The Power of the Webhook

Back in the Pardot days, we wanted a way to accept data from a third-party form or application directly into the app, so we came up with the form handler. Basically, it’s the receiving end of a form submission without the front end form fields to go with it. Over time, this practice of sending and receiving data via a specific URLs became popular and is widely know as a webhook.

Wikipedia has a more technical definition:

Webhooks are “user-defined HTTP callbacks”. They are usually triggered by some event, such as pushing code to a repository or a comment being posted to a blog. When that event occurs, the source site makes an HTTP request to the URI configured for the webhook. Users can configure them to cause events on one site to invoke behaviour on another.

Now, webhooks make it easy to share data and trigger features across thousands of SaaS apps, and they don’t have to have formal integrations. The more apps that implement webhooks — both to send and receive data — the more the incumbent apps that aren’t SaaS 2.0 lose their ecosystem integration moat.

Look for webhooks to continue to grow in importance over time.

What else? What are some more thoughts on the power of webhooks?

JavaScript as the Web’s Integration Fabric

Ten years ago, I never would have predicted how JavaScript (code to make things more dynamic in a web browser) hosted on third-party sites would become the core integration method for the front-end of the web (see The Three Types of SaaS Integration). In hindsight, it makes sense that interactive elements and analytics would be decoupled from much of the content so that companies can deliver best-of-breed solutions for a variety of functions. Now, tag managers like Segment and Google Tag Manager have taken it one step further and decoupled the loading of JavaScript on a per-page basis to a system that uses JavaScript to load other JavaScript (very meta).

Many popular webpage features are loaded via JavaScript that comes from a third-party, including:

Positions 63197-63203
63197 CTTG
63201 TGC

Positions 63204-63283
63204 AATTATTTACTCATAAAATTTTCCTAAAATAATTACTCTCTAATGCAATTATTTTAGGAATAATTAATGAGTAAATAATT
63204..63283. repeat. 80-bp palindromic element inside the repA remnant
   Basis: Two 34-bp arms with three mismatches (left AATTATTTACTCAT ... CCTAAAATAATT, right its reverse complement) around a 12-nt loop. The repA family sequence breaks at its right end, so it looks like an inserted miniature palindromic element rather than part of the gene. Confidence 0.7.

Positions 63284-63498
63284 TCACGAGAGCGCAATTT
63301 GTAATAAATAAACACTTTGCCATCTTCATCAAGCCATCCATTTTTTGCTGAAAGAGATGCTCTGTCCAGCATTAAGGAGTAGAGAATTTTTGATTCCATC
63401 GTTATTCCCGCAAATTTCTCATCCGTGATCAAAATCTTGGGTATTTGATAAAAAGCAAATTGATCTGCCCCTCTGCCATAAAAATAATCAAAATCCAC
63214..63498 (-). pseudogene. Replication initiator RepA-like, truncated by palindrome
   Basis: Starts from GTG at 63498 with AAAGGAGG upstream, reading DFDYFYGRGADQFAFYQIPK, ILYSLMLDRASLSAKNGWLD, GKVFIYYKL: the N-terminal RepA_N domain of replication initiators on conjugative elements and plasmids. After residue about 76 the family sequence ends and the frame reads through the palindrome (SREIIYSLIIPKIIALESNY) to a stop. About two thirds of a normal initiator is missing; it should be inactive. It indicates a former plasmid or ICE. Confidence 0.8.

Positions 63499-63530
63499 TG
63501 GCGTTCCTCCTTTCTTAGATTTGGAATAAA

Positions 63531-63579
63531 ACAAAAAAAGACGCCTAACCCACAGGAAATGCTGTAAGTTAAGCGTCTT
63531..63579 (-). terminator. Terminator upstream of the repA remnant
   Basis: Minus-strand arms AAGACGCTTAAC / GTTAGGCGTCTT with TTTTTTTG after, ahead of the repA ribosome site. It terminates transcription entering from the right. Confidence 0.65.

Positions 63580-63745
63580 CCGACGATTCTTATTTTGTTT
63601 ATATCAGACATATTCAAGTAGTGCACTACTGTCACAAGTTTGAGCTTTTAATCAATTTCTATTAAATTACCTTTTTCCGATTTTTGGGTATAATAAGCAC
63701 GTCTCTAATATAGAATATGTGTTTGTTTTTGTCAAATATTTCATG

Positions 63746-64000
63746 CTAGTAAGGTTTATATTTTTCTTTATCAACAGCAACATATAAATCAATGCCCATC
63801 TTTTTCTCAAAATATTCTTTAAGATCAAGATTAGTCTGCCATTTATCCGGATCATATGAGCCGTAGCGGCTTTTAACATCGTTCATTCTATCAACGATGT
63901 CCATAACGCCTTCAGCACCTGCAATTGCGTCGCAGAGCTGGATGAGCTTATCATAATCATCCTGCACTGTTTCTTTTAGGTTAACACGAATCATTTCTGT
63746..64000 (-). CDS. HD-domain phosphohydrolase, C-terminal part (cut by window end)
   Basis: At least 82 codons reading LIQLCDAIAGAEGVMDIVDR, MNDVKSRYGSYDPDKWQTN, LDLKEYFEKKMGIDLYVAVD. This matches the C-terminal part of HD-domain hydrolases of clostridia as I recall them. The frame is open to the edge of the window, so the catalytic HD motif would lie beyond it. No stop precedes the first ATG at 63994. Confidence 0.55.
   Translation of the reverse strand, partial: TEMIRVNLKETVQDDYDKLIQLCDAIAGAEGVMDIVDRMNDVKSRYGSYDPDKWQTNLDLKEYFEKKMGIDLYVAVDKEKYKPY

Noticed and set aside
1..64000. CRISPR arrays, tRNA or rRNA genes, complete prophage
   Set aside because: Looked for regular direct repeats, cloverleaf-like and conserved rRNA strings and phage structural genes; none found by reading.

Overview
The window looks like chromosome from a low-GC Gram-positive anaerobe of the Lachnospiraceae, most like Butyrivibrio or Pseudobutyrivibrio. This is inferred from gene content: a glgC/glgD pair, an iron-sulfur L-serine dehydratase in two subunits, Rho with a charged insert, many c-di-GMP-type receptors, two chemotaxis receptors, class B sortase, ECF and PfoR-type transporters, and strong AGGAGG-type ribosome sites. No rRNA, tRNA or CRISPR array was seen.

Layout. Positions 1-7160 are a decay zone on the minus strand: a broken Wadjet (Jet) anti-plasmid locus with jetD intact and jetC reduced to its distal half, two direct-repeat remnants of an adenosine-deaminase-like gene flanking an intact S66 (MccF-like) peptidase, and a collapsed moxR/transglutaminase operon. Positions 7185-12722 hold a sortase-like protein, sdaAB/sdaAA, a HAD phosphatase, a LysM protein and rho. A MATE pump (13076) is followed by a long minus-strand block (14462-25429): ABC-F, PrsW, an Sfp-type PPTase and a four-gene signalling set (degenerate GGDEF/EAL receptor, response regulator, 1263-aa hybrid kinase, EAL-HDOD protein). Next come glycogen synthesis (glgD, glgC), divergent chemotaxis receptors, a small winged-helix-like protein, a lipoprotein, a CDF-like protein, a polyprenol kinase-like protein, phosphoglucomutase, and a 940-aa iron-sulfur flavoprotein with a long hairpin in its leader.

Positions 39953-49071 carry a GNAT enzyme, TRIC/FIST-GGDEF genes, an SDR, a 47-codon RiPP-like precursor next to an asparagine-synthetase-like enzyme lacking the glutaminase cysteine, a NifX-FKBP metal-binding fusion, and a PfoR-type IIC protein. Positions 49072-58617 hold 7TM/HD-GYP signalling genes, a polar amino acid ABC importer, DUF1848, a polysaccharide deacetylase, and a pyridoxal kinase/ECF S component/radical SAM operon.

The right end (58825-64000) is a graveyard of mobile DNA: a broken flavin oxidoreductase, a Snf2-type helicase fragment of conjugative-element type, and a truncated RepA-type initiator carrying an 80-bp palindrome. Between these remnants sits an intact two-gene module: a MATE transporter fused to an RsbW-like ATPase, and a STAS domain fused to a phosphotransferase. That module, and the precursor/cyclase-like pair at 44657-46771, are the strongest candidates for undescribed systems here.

• Web analytics
  • Forms
  • Live chat
  • Comments
  • Pop-up prompts that ask for an email address
  • Site search
  • Dynamic content

Going forward, look for this trend to continue and more functions on the web to be delivered via third-party JavaScript. More sites will deliver real-time personalization and richer, higher quality experiences in a seamless manner via third-party products. JavaScript is the web’s integration fabric, and growing in importance.

What else? What are some more thoughts on JavaScript as the web’s integration fabric?

Atlanta Startup Village #48

Join us tonight at 7pm for Atlanta Startup Village #48. The event is free and everyone is welcome. Here are tonight’s startups:

  • Atlas Bay: Bring your spaces to life with virtual reality for real estate
  • Shofur: Bus reservations made easy!
  • GATE: Interception-proof authentication and encryption system
  • ReThinkingStartups: Startup whatever! The Whatever Network
  • accessnow: Improves productivity by governing your automated, on-demand elevated access with audit logging

June Atlanta Startup Village (#ATLSV #48)

Monday, Jun 26, 2017, 7:00 PM

Atlanta Tech Village
3423 Piedmont Rd NE, Atlanta, GA 30305 Atlanta, GA

546 Entrepreneurs Attending

Doors open (and beer flows) at 7:00 p.m., presentations start at 7:30 p.m. sharp.Follow the conversation on Twitter (https://twitter.com/atlsv) and Instagram (https://www.instagram.com/atlstartupvillage/) with #ATLSV #48!Livestream will be available at: http://atlantatechvillage.com/events/live-event/June Presenters:• Atlas Bay: Bring your spa…

Check out this Meetup →

See you tonight at ASV #48!

Video of the Week: Amazon’s Jeff Bezos on Artificial Intelligence(AI), Cashless Store, and Self-Driving Cars

For our video of the week watch Amazon’s Jeff Bezos on Artificial Intelligence(AI), Cashless Store, and Self-Driving Cars. Enjoy!

From YouTube: Amazon CEO Jeff Bezos talks about the “gigantic” potential of artificial intelligence to change everything from shopping to self-driving cars. Bezos also discusses his purchase of the Washington Post in 2013, which he says is transforming from a local to a global institution. He explains why he opposes both Peter Thiel’s campaign against Gawker Media and Donald Trump’s attempts to “freeze or chill” press scrutiny. Plus: Why Bezos’s other company, Blue Origin, is trying to lower the cost of entrepreneurship in space.